Photo: National Audubon Society
“…evidence for the warming of the climate system is unequivocal. The potential…poses a significant challenge for biodiversity conservation.”
-Intergovernmental Panel on Climate Change, an international scientific body tasked to evaluate the risk of climate change caused by human activity
CLIMATE CHANGE IS HERE
In order to adapt for regional resilience (healthy ecosystems, economic viability, quality of life), everything we do must be in consideration of the impact of our changing climate.
What we know reflects uncertainties within inherently complex climate challenges. Extremes are expected – more rain when not needed, less when it is, as well as wide shifts in temperatures. See projected local impacts of climate change.
ADAPTATION IS KEY
While some Chicago Wilderness activities also attain various levels of mitigation benefits, our primary climate focus is adaptation. How do we protect and help our ecosystems adapt? How do we implement (altering if necessary) conservation strategies in the face of a changing climate?
Important issues, identified by the research and experience of our members, set the stage for practical region-wide work that actively pursues and ensures a resilient region. Climate change is expected to impact the Chicago Wilderness region’s natural resources in a variety of areas, such as:
- abundance and distribution of plants and animals, leading to overall disruption of ecological communities
- water resources - including reduced water levels in streams, wetlands, and lakes; more frequent flooding due to heaver rain events; and lower water quality
- timing of natural events: blooming, leaf drop, nesting and egg laying, migration, onset of hibernation, etc.
- gradual shifting of mobile species: generally northward as temperatures increase; and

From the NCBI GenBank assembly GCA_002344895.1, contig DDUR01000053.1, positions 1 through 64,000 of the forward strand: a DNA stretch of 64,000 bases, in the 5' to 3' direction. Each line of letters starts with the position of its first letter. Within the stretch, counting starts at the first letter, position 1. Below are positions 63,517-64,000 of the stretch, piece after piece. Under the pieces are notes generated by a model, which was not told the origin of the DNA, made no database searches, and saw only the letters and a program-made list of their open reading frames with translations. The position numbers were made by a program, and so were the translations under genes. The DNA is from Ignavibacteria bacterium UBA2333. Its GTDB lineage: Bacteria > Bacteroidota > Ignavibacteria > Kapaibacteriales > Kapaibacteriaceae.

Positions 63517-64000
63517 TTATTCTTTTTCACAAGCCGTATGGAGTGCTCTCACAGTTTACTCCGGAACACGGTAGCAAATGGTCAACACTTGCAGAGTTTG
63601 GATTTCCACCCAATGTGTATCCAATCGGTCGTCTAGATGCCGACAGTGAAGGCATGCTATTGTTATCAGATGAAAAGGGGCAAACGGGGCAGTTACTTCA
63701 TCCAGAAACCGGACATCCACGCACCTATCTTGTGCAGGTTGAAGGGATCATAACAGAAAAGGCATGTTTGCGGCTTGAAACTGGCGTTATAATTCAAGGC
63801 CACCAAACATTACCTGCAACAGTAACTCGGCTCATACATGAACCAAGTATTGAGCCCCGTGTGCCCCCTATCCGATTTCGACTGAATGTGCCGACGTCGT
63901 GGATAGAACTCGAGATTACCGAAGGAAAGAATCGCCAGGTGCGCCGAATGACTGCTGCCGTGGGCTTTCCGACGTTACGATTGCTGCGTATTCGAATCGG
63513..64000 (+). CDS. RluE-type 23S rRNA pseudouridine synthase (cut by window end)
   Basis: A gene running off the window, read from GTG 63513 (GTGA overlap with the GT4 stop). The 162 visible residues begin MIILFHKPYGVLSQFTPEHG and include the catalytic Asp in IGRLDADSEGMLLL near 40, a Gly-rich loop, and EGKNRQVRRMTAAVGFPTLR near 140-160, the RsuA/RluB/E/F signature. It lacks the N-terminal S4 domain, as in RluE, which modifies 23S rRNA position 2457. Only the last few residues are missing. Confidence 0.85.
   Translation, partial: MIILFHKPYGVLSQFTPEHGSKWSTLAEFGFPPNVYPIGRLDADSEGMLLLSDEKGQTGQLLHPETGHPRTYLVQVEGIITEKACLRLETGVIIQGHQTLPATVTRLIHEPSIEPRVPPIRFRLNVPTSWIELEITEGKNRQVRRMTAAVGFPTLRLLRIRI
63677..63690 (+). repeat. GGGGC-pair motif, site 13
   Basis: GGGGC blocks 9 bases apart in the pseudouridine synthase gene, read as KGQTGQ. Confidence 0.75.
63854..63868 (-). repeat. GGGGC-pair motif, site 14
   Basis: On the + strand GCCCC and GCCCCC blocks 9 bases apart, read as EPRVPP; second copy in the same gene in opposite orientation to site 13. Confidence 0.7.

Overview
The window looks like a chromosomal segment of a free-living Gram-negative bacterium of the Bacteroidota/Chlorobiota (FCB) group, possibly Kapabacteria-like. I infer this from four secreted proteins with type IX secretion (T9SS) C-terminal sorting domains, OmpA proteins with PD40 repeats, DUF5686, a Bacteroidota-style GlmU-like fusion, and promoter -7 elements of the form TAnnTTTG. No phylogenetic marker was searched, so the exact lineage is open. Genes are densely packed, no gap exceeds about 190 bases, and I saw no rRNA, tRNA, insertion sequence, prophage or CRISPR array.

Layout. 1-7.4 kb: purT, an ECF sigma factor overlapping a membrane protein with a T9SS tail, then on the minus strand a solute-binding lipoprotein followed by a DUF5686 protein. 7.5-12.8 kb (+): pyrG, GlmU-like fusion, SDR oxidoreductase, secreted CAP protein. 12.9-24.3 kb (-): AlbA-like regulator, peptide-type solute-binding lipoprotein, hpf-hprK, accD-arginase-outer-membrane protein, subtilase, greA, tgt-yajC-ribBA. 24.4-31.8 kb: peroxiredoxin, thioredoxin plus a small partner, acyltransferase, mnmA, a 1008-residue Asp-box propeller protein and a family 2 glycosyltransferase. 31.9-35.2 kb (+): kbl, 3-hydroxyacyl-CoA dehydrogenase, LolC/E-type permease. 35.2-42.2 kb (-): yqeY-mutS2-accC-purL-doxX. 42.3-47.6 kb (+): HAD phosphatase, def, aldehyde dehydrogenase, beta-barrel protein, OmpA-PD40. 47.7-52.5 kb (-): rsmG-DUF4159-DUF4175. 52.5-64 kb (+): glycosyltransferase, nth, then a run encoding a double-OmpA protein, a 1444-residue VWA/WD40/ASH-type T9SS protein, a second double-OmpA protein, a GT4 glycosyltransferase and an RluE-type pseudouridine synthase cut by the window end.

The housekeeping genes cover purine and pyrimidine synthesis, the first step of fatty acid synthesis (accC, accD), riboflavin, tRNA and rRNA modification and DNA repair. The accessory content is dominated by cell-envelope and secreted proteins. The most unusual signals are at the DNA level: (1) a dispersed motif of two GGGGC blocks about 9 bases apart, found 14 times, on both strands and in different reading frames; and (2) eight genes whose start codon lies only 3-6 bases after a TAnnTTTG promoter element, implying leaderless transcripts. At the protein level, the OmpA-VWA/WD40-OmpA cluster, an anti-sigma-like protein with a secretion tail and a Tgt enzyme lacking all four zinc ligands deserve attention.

- increased threats from invasive species, and insect and disease pathogens
Chicago Wilderness alliance conclusions are based on rigorous review of up-to-date scientific information, including region-specific projections as well as modeling and tracking of potential impacts on nature.
Chicago Wilderness work is informed by a deep body of alliance research and collective thinking. Examples of work created by the alliance include:
Biodiversity Recovery Plan
Climate Change and Regional Biodiversity: A Preliminary Assessment and Recommendations for Chicago Wilderness Member Organizations
Climate Action Plan for Nature
Climate Change Update to the Biodiversity Recovery Plan
Chicago Community Climate Action Toolkit
Climate Considerations Guidebook
Climate Adaptation Guidebook for Municipalities in the Chicago Region
Webinar on Climate Adaptation Planning in the Great Lakes: Two Case Studies from the Chicago Wilderness Region
“A central reason for considering climate change is that, in many instances, it will be cheaper and less disruptive to plan for anticipated conditions than to retrofit or rebuild later.”
-Climate Community Climate Action Toolkit
By protecting, improving, and expanding our region’s natural areas, Chicago Wilderness members are making our lands and waters more resilient – capable of responding to and recovering from stresses.
Well thought-out strategies with climate considerations at the core are a mandate for our work. An adaptive, regional climate approach requires innovative solutions and sustained commitment to our region. The Chicago Wilderness alliance is poised to develop and implement innovative solutions that will contribute to a better quality of life in the region.
To help protect our region’s plants, animals and at-risk species, our alliance has organized a vast network of conservation experts to create tools, strategies, and local solutions to climate change that can have a global impact. See our Focus Areas for information about our priority work over the next five years.
GLASS HALF FULL – THE ONLY WAY TO OPERATE
The Chicago Wilderness alliance, at its core, believes that substantially contributing to regional resiliency achieves many benefits and can ensure a sustained, improved quality of life for our human and natural habitats. The conservation movement has often struggled to demonstrate relevance of our work to broader audiences, and our efforts that contribute to a resilient region serve as a linchpin in establishing that relevance.